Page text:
This is a fascinating piece of fiction for a good half dozen reasons. Certainly, any Traveller fan worth his salt will be hooked by the second page:
“I’m glad I never trained as a scout,” remarked Second Officer Walgrave. “Otherwise I might be sent down upon strange and quite possibly horrid planets.”
“A scout isn’t trained,” Deale told him. “He exists: half acrobat, half mad scientist, half cat burgler, half–”
“That’s several halves too many.”
That there is without a doubt the introduction of what would become a cornerstone of science fiction role-playing: Traveller’s scout career. Just as Jack Vance had provided the template of what would become D&D’s thief through Cugel the Clever, here in the pages of City of the Chasch he gives us the iconic Adam Reith: a man of “resource and stamina” and a “master of many skills.”
The scout service of Vance’s universe is just as deadly as that of the Traveller game, too: one of them dies in the first chapter, after all! But referees that have fretted over just exactly the game’s “Jack of all Trades” skill really is supposed to be exactly are in luck, because everything is spelled out perfectly right here:
He had assimilated vast quantities of basic science, linguistic and communication theory, astronautics, space and energy technology, biometrics, meteorology, geology, toxicology. So much was theory; additionally he had trained in practical survival techniques of every description: weaponry, attack and defense, emergency nutrition, rigging and hoisting, space-drive mechanics, electronic repair and improvisation.
Indeed, once your scout has picked up Gun Combat, Electronics, and Engineering, with a level in J-o-T, he should be able to fake that whole gamut of skills there in typical adventuring situations.
Inspiring an element of the Traveller game system is of course something that several books can lay claim to. Like many games of the time, it’s a bit of a Frankenstein’s monster, cobbled together with elements from dozens of “inspirations.” This particular volume goes one step further in that the world that it describes was dropped wholesale into Gary Gygax’s Greyhawk campaign. This is not something I’ve had to painstakingly piece together from eyewitness accounts of the old Geneva gaming group, either. Gygax mentions it right in the game manuals. Just before explaining how to convert Boot Hill characters to and from AD&D, he talks about how the characters in his campaign traveled to other planets– including Jack Vance’s “Planet of Adventure” where they had the chance to “hunt sequins in the Carabas while Dirdir and Dirdirmen hunt them.”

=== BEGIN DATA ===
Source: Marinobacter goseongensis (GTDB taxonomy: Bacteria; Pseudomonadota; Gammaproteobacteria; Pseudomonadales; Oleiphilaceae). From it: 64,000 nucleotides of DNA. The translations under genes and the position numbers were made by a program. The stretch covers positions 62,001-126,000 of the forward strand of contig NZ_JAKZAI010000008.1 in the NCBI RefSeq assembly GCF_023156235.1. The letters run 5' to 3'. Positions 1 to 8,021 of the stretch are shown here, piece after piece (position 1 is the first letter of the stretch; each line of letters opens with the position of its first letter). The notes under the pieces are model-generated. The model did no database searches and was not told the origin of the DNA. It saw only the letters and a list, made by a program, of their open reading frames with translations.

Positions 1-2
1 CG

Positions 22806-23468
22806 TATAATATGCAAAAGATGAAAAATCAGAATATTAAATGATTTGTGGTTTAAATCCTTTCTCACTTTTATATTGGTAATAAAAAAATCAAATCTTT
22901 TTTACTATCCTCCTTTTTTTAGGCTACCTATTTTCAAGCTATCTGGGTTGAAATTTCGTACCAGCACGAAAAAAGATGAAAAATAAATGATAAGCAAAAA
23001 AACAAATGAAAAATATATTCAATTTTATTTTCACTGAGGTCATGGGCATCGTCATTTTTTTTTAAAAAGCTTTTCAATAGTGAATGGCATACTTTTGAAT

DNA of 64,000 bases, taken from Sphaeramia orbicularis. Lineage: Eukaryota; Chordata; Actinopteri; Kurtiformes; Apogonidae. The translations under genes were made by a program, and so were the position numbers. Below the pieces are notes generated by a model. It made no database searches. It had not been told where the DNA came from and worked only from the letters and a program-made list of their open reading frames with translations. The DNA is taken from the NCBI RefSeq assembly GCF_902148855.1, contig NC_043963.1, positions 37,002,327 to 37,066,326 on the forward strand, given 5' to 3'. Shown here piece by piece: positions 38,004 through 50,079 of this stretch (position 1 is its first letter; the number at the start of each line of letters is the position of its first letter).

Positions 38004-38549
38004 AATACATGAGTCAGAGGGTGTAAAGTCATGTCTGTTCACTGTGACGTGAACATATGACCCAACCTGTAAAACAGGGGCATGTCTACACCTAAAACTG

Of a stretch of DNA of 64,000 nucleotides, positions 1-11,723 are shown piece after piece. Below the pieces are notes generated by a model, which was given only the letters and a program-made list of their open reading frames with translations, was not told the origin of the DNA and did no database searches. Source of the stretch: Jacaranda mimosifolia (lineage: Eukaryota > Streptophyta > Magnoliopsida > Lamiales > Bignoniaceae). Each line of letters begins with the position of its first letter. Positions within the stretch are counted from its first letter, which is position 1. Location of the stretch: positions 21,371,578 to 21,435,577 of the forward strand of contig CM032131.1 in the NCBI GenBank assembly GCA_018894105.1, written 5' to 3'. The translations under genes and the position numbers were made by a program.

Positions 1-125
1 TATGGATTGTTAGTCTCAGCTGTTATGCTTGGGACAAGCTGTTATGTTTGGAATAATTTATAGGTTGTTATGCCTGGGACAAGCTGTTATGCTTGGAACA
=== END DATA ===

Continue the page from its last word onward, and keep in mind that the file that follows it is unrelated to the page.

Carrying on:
And note that he does this in the same context as Alice in Wonderland, Greek Myth, and King Kong. It’s as if this book were a big deal, on par with the most recognizable properties of literature and film. And Vance was really was that big of deal, dominating the imaginations of fantasy and science fiction fans of his day. This book in particular was so fun, it’s no accident it was among the first things people reached for when the idea of role-playing was brand new and guys like Gygax and Miller were looking for things that would work well at the tabletop.